Why the poor's investment of choice is so alarming
Gallup's poll on Americans' favorite investments always makes fascinating reading.
Every year, Gallup asks Americans to choose the best investment from the following choices: Real estate, stocks and mutual funds, gold, savings accounts and certificates of deposit, or bonds. In the years since the 2008 financial crisis and housing bust — after which Americans as a group briefly ranked gold as their favorite investment — real estate has once again swung back into favor:
But as Barry Ritholtz notes over at Bloomberg View, the most interesting thing is that there are some serious differences between the investment styles of the poor and the rich. First, the rich love real estate and stocks:
Upper-income Americans are much more likely to say real estate and stocks are the best investment, possibly because of their experience with these types of investments. Upper-income Americans are most likely to say they own their home, at 87 percent, followed by middle (66 percent) and lower-income Americans (36 percent). Gallup found that homeowners (33 percent) are slightly more likely than renters (24 percent) to say real estate is the best choice for long-term investments. [Gallup]
But lower-income Americans tend to favor gold:
Lower-income Americans, those living in households with less than $30,000 in annual income, are the most likely of all income groups to say gold is the best long-term investment choice, at 31 percent. Upper-income Americans are the least likely to name gold, at 18 percent. [Gallup]
Now, as it happens, the investments favored by the rich have performed vastly better in the last century than those favored by the poor. As I've described before, over the last 200 years, stock indexes have been by far the best performing asset class, easily outperforming bonds, real estate, and, especially, cash and gold.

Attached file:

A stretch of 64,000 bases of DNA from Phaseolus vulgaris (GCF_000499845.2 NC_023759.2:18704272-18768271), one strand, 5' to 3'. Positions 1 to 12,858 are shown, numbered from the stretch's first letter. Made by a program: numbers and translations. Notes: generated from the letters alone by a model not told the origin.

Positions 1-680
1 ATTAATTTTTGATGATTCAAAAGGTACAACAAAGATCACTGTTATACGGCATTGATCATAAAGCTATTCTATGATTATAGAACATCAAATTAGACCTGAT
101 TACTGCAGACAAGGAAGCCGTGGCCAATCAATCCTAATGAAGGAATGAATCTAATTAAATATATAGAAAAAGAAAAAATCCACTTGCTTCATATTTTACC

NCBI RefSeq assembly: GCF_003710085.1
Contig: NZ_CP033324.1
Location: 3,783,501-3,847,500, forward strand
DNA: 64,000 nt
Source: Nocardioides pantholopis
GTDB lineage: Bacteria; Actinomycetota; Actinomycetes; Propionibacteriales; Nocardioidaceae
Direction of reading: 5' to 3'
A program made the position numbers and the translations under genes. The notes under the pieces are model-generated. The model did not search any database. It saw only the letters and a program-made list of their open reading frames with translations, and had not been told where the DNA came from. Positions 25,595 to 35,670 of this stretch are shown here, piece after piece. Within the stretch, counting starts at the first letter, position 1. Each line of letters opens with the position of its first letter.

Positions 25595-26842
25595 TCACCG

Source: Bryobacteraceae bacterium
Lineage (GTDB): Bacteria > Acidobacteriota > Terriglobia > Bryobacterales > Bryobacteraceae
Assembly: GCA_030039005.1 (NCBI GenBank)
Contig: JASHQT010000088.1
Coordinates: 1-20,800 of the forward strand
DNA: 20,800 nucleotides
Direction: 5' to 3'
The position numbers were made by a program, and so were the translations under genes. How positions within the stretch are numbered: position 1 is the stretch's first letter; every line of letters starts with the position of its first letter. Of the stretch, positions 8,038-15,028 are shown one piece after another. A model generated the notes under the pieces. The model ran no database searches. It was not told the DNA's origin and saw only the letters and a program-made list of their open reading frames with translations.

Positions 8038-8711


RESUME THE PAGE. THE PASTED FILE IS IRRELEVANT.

And there are pretty good reasons for that. Gold is a shiny lump of metal that pays no dividends and collects no rents. In fact, it can cost money to hold — such as security and storage costs, for example. The only way to make a profit from gold is if someone is willing to pay more than you did for it at a later time. Sometimes, when people in the gold market are buying, gold does very well — as it did from 2000 to 2012 — but if people stop wanting to buy at a higher price, then the price can fall a lot. On the other hand, real estate (both residential and land) yields rents, and stocks in productive companies yield dividends. Even bonds and savings accounts pay an interest rate.
So why do some investors still go for gold? Well, not everyone has access to the same information. Lots of people are still scared by stocks and real estate because of the 2008 bust (just look at falling rates of stock ownership), and aren't looking at the bigger picture, in which stocks in particular outperform everything, especially gold.
But Ritholtz suggests the key is people's attitudes: